In other words, Congress can make laws designed to help it carry out the powers it has been granted. Paired with the Commerce Clause, it has been widely cited by the left as justification for government expansion, including a number of New Deal initiatives.

However, it is notable that when those opposed to the Constitution's ratification warned that the clause would be interpreted as granting overly broad powers to the government, supporters countered this was not the case and that such a reading was overstated:
The clause provoked controversy during discussions of the proposed constitution, and its inclusion became a focal point of criticism for those opposed to the Constitution's ratification. While Anti-Federalists expressed concern that the clause would grant the federal government boundless power, Federalists argued that the clause would only permit execution of power already granted by the Constitution. Alexander Hamilton spoke vigorously for this second interpretation in the Federalist Papers as part of his argument for why the federal government required the powers of taxation.

At this time James Madison concurred with Hamilton, arguing in Federalist No. 44 that without this clause, the constitution would be a "dead letter". At the Virginia Ratifying Convention, Patrick Henry
took the opposing view, saying that the clause would lead to limitless federal power that would inevitably menace individual liberty.
While one can perhaps make the case that history has proven then Anti-Federalists correct, the more salient point is that nobody at the time made the argument this clause granted the government sweeping authority. That is highly instructive.

Lastly, the Taxing and Spending (General Welfare) clause:
The Congress shall have Power To lay and collect Taxes, Duties, Imposts and Excises, to pay the Debts and provide for the common Defence and general Welfare of the United States; but all Duties, Imposts and Excises shall be uniform throughout the United States.
In leftist lore, this provides Congress with the authority to do anything deemed to be in the pursuit of furthering the country's general welfare. Again, let's turn to Madison, this time in Federalist no. 41, for the intended meaning:
It has been urged and echoed, that the power "to lay and collect taxes, duties, imposts, and excises, to pay the debts, and provide for the common defense and general welfare of the United States," amounts to an unlimited commission to exercise every power which may be alleged to be necessary for the common defense or general welfare. No stronger proof could be given of the distress under which these writers labor for objections, than their stooping to such a misconstruction.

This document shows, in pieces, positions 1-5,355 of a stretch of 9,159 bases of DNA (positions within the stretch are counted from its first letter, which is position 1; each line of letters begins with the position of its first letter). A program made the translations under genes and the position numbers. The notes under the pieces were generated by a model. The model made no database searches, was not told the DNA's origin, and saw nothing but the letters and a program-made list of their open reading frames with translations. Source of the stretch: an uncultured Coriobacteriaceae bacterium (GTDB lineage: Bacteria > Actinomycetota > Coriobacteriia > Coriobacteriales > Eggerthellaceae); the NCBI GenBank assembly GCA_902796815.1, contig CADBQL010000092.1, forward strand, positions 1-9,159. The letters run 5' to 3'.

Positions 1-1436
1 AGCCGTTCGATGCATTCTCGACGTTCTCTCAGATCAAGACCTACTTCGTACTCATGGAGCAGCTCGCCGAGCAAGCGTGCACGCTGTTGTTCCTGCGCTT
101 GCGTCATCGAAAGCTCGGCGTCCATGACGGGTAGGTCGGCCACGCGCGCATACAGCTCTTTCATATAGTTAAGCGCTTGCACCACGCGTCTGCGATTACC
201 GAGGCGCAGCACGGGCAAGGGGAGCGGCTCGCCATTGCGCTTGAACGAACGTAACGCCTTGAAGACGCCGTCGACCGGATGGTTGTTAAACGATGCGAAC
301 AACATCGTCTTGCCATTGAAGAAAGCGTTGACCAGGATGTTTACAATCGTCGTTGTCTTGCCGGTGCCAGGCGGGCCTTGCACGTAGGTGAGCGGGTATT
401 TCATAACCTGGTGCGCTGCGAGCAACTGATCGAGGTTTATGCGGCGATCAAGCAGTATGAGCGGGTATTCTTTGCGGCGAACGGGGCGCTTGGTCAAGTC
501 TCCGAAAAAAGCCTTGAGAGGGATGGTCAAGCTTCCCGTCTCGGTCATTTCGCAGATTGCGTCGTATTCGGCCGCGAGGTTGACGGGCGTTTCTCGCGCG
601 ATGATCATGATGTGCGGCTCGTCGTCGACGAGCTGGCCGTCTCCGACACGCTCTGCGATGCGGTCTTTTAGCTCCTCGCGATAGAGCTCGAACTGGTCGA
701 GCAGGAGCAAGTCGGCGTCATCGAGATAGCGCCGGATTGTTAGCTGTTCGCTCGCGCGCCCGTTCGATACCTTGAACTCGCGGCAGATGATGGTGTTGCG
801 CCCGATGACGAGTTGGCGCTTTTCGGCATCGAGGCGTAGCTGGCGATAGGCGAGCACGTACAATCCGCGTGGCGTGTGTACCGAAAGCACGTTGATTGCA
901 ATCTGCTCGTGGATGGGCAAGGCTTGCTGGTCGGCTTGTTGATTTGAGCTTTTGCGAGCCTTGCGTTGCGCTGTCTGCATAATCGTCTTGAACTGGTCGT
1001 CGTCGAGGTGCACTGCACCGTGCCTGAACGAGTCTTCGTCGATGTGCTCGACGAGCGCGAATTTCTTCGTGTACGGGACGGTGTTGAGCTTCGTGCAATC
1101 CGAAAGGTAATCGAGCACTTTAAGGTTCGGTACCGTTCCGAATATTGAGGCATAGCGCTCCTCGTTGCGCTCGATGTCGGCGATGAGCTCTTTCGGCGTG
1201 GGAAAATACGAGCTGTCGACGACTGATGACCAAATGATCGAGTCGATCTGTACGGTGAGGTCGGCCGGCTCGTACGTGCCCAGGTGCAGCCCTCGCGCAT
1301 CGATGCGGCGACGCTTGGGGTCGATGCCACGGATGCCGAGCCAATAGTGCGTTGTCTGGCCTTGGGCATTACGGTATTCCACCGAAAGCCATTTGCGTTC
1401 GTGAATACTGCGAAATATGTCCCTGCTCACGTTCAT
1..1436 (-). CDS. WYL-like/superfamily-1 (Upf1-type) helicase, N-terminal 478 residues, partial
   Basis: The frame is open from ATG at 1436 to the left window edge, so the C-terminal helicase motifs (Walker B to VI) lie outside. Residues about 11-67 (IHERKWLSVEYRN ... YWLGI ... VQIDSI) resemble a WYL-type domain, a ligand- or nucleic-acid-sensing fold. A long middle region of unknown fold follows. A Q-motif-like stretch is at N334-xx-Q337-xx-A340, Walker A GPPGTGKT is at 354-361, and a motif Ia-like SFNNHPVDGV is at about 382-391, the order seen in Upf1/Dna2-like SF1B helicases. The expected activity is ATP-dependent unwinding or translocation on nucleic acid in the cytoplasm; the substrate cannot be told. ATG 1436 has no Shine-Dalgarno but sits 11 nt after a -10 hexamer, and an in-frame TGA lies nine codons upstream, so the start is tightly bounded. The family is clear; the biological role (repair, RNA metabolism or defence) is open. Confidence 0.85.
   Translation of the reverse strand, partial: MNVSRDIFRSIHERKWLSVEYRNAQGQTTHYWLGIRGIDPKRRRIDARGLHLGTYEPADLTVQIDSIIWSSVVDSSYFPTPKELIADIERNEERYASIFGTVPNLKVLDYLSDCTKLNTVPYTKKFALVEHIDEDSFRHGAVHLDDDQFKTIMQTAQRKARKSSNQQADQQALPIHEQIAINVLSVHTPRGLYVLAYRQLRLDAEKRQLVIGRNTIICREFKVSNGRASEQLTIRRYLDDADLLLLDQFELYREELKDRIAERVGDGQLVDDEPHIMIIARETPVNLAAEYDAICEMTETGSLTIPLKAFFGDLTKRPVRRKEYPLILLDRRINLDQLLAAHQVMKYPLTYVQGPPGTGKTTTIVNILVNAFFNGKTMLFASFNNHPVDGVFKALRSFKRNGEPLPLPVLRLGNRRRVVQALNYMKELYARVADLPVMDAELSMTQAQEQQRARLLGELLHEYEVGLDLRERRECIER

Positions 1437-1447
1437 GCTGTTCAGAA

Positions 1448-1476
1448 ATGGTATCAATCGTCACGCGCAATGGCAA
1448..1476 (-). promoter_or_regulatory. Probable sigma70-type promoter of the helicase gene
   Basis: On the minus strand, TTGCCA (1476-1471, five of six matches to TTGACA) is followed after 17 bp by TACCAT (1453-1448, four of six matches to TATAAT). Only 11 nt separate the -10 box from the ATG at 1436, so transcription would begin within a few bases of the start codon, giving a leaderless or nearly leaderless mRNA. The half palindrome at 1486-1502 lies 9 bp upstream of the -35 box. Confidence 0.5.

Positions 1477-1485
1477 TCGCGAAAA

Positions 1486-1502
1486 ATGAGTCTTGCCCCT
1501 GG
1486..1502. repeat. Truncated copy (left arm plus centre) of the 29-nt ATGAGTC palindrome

Had no other enumeration or definition of the powers of the Congress been found in the Constitution, than the general expressions just cited, the authors of the objection might have had some color for it; though it would have been difficult to find a reason for so awkward a form of describing an authority to legislate in all possible cases. A power to destroy the freedom of the press, the trial by jury, or even to regulate the course of descents, or the forms of conveyances, must be very singularly expressed by the terms "to raise money for the general welfare."

But what color can the objection have, when a specification of the objects alluded to by these general terms immediately follows, and is not even separated by a longer pause than a semicolon? If the different parts of the same instrument ought to be so expounded, as to give meaning to every part which will bear it, shall one part of the same sentence be excluded altogether from a share in the meaning; and shall the more doubtful and indefinite terms be retained in their full extent, and the clear and precise expressions be denied any signification whatsoever? For what purpose could the enumeration of particular powers be inserted, if these and all others were meant to be included in the preceding general power?
Nothing is more natural nor common than first to use a general phrase, and then to explain and qualify it by a recital of particulars. But the idea of an enumeration of particulars which neither explain nor qualify the general meaning, and can have no other effect than to confound and mislead, is an absurdity, which, as we are reduced to the dilemma of charging either on the authors of the objection or on the authors of the Constitution, we must take the liberty of supposing, had not its origin with the latter.
In other words: this obviously doesn't give Congress the power to do whatever it sees fit, otherwise why would we have bothered with specific enumerated powers?

An honest reading of the Constitution reveals a document that suggests the federal government has overstepped its bounds. A genuine debate over what this document means and its implications is not one the left should look forward to.